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Diversity can unify people in faith

The other day, I performed a wedding that included two toddlers serving as ring bearer and flower girl. The procession went as planned. Each bridesmaid and groomsman walked gracefully to the front. Then the toddlers came; the boy carrying his satin pillow, the girl, basket in hand, scattering rose petals along her way.

However, the ring bearer, noticing what the flower girl was doing, began picking up the scattered petals, returning them to her basket. Up the aisle they came, she scattering and he picking up.

As amusing as this scene was, it is an illustration of a dysfunctional church; one person busy doing their ministry while the other, out of misunderstanding, undoing what is done.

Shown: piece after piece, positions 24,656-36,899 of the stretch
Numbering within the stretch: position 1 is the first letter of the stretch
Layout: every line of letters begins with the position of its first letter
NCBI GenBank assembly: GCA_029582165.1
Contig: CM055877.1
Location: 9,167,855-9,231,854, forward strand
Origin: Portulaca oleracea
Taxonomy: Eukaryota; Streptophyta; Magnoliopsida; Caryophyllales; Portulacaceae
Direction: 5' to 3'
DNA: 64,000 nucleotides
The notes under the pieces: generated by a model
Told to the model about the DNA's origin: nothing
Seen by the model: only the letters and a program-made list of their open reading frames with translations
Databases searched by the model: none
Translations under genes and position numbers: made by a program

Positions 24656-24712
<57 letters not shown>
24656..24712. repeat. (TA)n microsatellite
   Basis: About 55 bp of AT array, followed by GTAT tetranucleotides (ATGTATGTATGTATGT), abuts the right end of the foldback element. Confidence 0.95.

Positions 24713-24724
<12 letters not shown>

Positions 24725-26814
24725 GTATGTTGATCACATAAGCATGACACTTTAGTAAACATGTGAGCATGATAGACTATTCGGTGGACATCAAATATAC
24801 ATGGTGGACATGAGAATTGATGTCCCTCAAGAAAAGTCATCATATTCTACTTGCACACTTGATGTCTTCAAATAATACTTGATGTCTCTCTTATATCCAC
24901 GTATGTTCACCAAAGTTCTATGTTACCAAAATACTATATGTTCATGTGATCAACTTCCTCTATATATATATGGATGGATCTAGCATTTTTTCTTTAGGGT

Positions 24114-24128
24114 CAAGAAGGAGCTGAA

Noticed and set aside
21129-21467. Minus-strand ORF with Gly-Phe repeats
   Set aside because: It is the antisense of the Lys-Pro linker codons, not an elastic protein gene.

Scripture teaches that God equips each believer differently, to perform unique ministries within the church. As each person applies their gifts, the life of the church becomes an expression of diversity fulfilling a common goal.

When diversity is allowed, the church becomes unified. Yet, those who do not understand this attempt to restrict the activities that appear contradictory while promoting their own. Since one is not gifted in scattering flower petals, they believe no one should scatter them. After all, real Christians carry satin pillows. Scattering flower petals only makes a mess. As a result, the church becomes embroiled in conflict, wasting time and resources, while the world watches, turned off by our bickering.

Remember, God's ways are not our ways. What appears contradictory can be complimentary, even necessary, for the church to fulfill its common goal.

Pastor Mark Holmes is an ordained minister in the Wesleyan Church and has served the Darrow Road Wesleyan Church since 1997.

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